efficient way to store such lists, in case there are many subtrees are the same. This is for instance
the case when storing the state vectors in a state space. Contrary to an indexed set, a balanced
tree is itself an aterm, and can therefore be used in other terms and lists.

type | description |
---|---|

`indexed_set<T>` |
an unordered set to store aterms providing a unique number (index) for each element |

`term_balanced_tree<T>` |
a sort containing balanced trees of terms |

The aterms in the atermpp library have some properties that need to be understood to use the library effectively. Function symbols and aterms are essentially pointers to data structures stored internally. Copying an aterm is thus a very cheap operation.

The most important feature of the atermpp library is that function symbols and terms are shared in
memory. Consider the terms `f(x,g(y))`

and `h(f(x,g(y)),g(y))`

. The atermpp
library makes sure that the subterm `f(x,g(y))`

will only appear once in
memory. Even the term `g(y)`

exists only once. In the case of lists, the atermpp
library shares the tail parts. For example, from the lists `[0,1,2,3]`

and `[0,1,2,4,1,2,3]`

the tail part `[1,2,3]`

will appear only once in
memory. The front parts `[0,1,2]`

will *not* be shared.

Note that the argument lists of function applications
are not shared. So for the terms `f(a,b,c)`

and `g(a,b,c)`

the sequences of
arguments `a,b,c`

are stored in separate locations, but the individual subterms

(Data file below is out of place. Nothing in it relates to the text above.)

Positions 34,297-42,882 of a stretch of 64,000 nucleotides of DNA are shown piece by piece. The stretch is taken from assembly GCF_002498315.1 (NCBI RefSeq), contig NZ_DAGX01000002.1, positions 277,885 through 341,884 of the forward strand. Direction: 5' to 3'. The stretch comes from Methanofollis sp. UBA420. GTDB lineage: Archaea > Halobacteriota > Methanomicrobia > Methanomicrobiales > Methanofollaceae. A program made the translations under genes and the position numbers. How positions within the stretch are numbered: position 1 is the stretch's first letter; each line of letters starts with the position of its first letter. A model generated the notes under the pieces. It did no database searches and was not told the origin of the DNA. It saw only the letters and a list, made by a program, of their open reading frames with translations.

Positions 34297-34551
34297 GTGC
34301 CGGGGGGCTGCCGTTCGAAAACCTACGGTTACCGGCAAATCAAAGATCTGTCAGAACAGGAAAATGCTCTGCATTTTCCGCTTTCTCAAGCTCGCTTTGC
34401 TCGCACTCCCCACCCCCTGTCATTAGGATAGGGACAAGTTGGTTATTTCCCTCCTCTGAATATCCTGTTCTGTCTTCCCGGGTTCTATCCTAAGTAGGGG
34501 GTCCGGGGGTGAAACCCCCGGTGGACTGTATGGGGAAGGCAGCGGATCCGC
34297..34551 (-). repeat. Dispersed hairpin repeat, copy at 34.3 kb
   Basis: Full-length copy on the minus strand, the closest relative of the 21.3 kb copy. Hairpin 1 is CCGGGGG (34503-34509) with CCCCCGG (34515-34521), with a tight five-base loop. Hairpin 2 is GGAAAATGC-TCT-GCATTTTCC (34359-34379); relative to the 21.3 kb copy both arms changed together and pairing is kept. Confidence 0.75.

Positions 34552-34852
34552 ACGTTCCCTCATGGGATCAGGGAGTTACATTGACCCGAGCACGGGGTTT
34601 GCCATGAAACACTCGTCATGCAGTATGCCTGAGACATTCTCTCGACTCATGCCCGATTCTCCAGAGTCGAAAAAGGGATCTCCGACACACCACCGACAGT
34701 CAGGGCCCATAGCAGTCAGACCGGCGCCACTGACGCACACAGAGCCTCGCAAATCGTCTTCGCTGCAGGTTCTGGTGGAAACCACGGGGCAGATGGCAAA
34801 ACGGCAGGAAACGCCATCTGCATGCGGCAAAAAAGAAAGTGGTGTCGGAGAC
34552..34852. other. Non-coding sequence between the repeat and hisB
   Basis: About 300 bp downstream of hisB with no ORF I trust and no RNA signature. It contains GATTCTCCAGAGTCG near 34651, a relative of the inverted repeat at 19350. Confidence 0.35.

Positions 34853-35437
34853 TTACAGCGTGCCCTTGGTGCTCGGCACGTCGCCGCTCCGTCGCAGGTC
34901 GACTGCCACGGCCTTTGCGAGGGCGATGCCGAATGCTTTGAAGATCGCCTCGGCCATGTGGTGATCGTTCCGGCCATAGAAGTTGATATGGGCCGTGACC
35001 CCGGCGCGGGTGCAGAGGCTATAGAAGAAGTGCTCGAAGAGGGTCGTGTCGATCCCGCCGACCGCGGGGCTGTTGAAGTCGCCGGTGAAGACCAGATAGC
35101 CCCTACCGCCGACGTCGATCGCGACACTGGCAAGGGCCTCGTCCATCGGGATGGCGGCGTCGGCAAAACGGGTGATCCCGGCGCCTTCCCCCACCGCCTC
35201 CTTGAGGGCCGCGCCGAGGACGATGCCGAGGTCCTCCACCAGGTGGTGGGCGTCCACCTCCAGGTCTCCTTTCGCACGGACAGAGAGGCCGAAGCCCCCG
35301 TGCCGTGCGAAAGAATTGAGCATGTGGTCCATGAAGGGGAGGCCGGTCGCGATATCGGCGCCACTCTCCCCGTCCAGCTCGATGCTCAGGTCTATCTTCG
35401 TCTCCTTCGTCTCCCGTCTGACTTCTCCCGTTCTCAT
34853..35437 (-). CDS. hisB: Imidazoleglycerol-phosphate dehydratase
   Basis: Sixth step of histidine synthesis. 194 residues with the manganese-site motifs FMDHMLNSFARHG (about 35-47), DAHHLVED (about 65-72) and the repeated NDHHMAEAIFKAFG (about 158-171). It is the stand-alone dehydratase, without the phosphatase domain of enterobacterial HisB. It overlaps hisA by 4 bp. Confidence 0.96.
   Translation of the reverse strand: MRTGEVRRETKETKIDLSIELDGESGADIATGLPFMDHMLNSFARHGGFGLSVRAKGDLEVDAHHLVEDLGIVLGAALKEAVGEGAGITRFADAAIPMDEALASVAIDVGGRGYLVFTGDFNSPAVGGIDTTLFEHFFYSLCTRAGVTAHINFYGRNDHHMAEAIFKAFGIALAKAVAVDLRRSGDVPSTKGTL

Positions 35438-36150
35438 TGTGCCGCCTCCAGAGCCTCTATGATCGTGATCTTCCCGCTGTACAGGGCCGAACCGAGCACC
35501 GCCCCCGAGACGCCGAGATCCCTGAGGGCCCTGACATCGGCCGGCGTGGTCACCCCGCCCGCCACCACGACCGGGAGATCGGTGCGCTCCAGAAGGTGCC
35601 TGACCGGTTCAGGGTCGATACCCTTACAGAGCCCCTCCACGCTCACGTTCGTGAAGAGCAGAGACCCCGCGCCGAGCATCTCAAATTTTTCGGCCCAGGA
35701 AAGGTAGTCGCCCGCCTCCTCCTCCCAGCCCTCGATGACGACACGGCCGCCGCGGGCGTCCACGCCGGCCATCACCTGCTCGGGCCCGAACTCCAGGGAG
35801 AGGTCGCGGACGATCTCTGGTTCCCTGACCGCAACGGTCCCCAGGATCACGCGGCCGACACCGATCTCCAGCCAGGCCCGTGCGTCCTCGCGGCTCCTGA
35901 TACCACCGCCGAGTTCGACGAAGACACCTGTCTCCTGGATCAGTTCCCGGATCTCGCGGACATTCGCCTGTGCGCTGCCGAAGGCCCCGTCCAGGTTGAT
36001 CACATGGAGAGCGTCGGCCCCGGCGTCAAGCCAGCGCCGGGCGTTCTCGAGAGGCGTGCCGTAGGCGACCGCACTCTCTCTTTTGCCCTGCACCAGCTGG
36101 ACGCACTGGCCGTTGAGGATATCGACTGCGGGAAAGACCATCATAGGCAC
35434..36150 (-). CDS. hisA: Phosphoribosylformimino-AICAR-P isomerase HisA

`a`

, `b`

and `c`

are shared.

All terms are automatically garbage collected when not in use anymore. This is implemented using a simple reference counting mechanism. Every function symbol and term that is created or copied leads to an increase of the reference count and this reference count decreased when the object is destroyed. When the reference count becomes zero functions and terms symbols are ultimately removed from the underlying data structures.

As a result of the maximal sharing, aterms have the property that they are read-only. All member functions of the atermpp classes (except the assignment operator) are constant.

Note

All aterm objects are constant. Whenever you want to modify an attribute of an aterm, a new object has to be created.

Needless to say that this has a significant effect on the way aterms are used.

Data types that employ the atermpp library typically derive from
`term_appl<T>`

, and sometimes
from `term_list<T>`

and
`term_int`

. These are subclasses
from `aterm`

. This means that there is
an automatic conversion from such classes towards `aterm`